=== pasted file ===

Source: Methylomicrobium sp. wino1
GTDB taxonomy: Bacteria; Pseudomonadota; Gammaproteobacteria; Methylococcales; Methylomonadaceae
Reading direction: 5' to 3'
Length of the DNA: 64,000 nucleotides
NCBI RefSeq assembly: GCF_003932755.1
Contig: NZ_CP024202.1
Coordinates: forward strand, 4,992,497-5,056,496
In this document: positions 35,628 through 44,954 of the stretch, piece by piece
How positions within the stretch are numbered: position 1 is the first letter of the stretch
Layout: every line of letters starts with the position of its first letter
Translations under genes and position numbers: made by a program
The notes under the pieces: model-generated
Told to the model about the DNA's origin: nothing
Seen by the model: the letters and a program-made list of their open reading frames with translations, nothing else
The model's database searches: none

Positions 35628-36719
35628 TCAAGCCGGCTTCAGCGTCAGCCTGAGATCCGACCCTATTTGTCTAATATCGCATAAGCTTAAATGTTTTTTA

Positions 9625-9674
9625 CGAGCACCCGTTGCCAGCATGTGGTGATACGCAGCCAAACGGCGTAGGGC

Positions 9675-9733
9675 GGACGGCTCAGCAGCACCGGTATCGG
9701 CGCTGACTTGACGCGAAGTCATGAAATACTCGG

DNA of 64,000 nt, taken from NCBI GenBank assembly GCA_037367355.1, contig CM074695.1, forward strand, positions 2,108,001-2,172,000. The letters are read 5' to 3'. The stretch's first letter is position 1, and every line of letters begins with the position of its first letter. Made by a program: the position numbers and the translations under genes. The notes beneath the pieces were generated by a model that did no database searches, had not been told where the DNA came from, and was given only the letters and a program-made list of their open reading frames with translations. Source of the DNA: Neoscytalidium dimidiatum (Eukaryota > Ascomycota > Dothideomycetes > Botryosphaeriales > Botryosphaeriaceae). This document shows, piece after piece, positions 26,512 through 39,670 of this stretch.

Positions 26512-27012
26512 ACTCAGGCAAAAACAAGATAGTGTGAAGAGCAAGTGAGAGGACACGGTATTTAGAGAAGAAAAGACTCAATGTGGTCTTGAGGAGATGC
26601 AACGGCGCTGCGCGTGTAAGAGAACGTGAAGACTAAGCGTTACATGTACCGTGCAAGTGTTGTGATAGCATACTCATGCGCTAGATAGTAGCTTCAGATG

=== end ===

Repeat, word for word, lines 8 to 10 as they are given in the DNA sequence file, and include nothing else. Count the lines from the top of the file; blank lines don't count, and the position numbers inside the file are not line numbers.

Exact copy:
In this document: positions 35,628 through 44,954 of the stretch, piece by piece
How positions within the stretch are numbered: position 1 is the first letter of the stretch
Layout: every line of letters starts with the position of its first letter